<td class="field"></td>
<td class="field"></td>
<td class="field"></td>

Don’t forget to save your files after making changes! Otherwise, they won’t be acknowledged by Meteor.
Now let’s add some css to our board. Open the main.css file and add the following content:
margin: auto;
font-family: arial;

height: 200px;
width: 200px;
background-color: lightgrey;
overflow: hidden;

text-align: center;

width: 100px;
height: 50px;
font-size: 25px;

text-align: center;
font-size: 150px;
overflow: hidden;
padding: 0px;
margin: 0px;

text-align: center;
height: 200px;
width: 200px;
padding: 0px;
margin: 0px;

We’ve also added a few extra ids and classes that we’ll be using later on in this tutorial.
Finally, delete client/main.js, as we won’t be needing it, and open the app in the browser to see how it looks.
This is fine and all, but is not an optimal solution. Let’s do some refactoring by introducing Blaze Templates.
Creating a Template
Templates are pieces of HTML code with their own functionality that you can reuse anywhere in your app. This is a great way to break up your apps into reusable components.
Before creating our first template, we’ll add two more folders inside the client folder. We’ll call one html and the other one js.
Inside the html folder, create a new board.html file with the following content:
<template name="board">
<table id="board">
<td class="field"></td>
<td class="field"></td>
<td class="field"></td>
<td class="field"></td>
<td class="field"></td>
<td class="field"></td>
<td class="field"></td>
<td class="field"></td>
<td class="field"></td>

Now, on the main.html folder replace the content inside the body tag with the following code:



This will insert our template with the property name="board", inside the body tag.
But this is the same hard coded board that we had before. Only now, it’s inside a template, so let’s take advantage of the template helpers to build our board dynamically.
Using helpers
We’ll declare a helper in the board template that will provide us with an array with the same length as the dimensions we want our board to have.
inside the js folder create a file called board.js with the following content:
import { Meteor } from ‘meteor/meteor’;
import { Template } from ‘meteor/templating’;

sideLength: () => {
let side = new Array(3);

return side;

Now, we’ll use this helper in the board’s template HTML to repeat one single row for each element in the array provided by the helper. To help us with this, we’ll use the Each-in Spacebars block helper.
Replace the content inside the board.html file with the following:
<template name="board">
<table id="board">


<td class="field" id="">




Notice that we’re looping through the array twice, once for the rows and once for the columns, instantiating the corresponding tag (tr or td) as we go. We’re also setting their id properties as the @index of the row + @index of the column. What we get is a two digits number that will help us identify that element, with its position on the board.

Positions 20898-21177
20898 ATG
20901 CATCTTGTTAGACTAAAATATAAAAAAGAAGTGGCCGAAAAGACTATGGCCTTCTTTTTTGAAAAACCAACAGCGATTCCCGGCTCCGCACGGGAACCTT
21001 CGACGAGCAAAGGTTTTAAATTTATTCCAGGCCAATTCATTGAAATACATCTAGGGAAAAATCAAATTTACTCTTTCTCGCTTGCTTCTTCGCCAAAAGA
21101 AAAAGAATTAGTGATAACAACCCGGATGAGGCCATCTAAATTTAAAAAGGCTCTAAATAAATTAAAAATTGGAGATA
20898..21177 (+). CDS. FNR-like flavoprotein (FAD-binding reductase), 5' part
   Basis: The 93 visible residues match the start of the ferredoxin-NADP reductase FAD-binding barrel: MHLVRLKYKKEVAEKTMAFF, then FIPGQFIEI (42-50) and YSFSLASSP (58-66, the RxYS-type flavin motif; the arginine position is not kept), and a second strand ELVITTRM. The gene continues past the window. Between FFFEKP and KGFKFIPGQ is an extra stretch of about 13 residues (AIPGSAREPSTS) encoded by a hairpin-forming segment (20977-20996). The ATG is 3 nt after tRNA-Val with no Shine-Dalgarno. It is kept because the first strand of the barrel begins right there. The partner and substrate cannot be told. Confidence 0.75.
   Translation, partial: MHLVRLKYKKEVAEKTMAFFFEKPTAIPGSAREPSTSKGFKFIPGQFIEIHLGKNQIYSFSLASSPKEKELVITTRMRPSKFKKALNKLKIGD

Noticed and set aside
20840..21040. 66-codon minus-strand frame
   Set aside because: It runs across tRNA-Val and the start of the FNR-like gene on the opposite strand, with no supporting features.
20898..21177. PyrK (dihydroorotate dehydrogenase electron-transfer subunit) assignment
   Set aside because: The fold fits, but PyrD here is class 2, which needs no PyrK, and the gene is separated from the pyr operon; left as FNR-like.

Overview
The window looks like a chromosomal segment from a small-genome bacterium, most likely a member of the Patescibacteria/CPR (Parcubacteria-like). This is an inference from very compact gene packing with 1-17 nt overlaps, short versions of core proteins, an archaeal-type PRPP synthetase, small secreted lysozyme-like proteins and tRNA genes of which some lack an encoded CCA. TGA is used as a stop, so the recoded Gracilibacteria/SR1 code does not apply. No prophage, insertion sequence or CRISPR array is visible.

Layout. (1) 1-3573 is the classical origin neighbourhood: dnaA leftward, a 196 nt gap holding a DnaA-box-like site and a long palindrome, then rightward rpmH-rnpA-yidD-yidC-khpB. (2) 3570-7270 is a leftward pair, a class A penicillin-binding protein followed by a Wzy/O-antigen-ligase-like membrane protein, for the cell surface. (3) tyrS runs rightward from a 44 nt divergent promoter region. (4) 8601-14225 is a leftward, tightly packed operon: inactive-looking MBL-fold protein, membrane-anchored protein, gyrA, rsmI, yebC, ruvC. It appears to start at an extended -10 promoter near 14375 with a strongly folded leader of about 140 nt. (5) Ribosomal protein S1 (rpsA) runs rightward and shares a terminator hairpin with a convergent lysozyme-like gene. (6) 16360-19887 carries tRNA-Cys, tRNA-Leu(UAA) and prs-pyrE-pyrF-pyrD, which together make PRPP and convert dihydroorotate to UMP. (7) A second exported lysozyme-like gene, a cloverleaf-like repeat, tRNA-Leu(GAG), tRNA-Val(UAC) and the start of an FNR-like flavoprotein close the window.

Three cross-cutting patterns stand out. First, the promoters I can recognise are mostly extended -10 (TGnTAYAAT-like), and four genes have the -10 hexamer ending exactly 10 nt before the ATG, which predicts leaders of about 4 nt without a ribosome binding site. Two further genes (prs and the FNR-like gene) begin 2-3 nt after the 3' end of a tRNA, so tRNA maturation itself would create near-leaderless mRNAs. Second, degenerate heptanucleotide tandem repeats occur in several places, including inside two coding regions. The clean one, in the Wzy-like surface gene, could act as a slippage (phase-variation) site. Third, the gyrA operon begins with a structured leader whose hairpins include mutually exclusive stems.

Check out the app at http://localhost:3000 to see how it’s looking so far.
Now that we have a good looking board, we’ll need a play button and a tag to show information on the current game.
Let’s begin by creating the ui.html file inside the html folder… you know the drill. Now, add the following content to it:
<template name ="ui">
<div id="ui">

<p id="status">


<button id="play-btn">Play</button>


As you can see we’re using the #if Spacebars block helper and the inGame helper (that we haven’t yet defined) as a condition. There’s the status helper inside the p tag too. We’ll define that later also.
How does it work? #if the inGame helper returns true, the player will see whatever’s in the status helper. Otherwise, we’ll simply show the play button.
Don’t forget, for this component to be displayed we need to add it to our main client template:



Logging in
We won’t be dealing with any login UI. We will install a very useful package called brettle:accounts-anonymous-auto that will automatically log in all users anonymously into our app.
Head over to your console and run the following command:
meteor add brettle:accounts-anonymous-auto

Now, when you open the app for the first time after adding this package, it’ll create a new user, and every time you open the app on the same browser it’ll remember you. If we’re not keeping any data from said user, it might be better to just remove them when they log out. But we’re not going over that in this tutorial.
Building the Game
Finally, we’re going to start building the game itself! Let’s go over the functionality we’ll be implementing, to have a clear view of what’s coming next.
We’ll need functionality for:
Continue reading %Building a Multiplayer TicTacToe Game with Meteor%


How to Create a QR Code Reader for Your Mobile Website

The barcode and QR code have modernized our shopping and searching experience. Customers carrying smartphones can now pick up a product anywhere in the world, scan its barcode or its QR code using one of the many free phone apps and find out its lowest price as well as where it can be bought.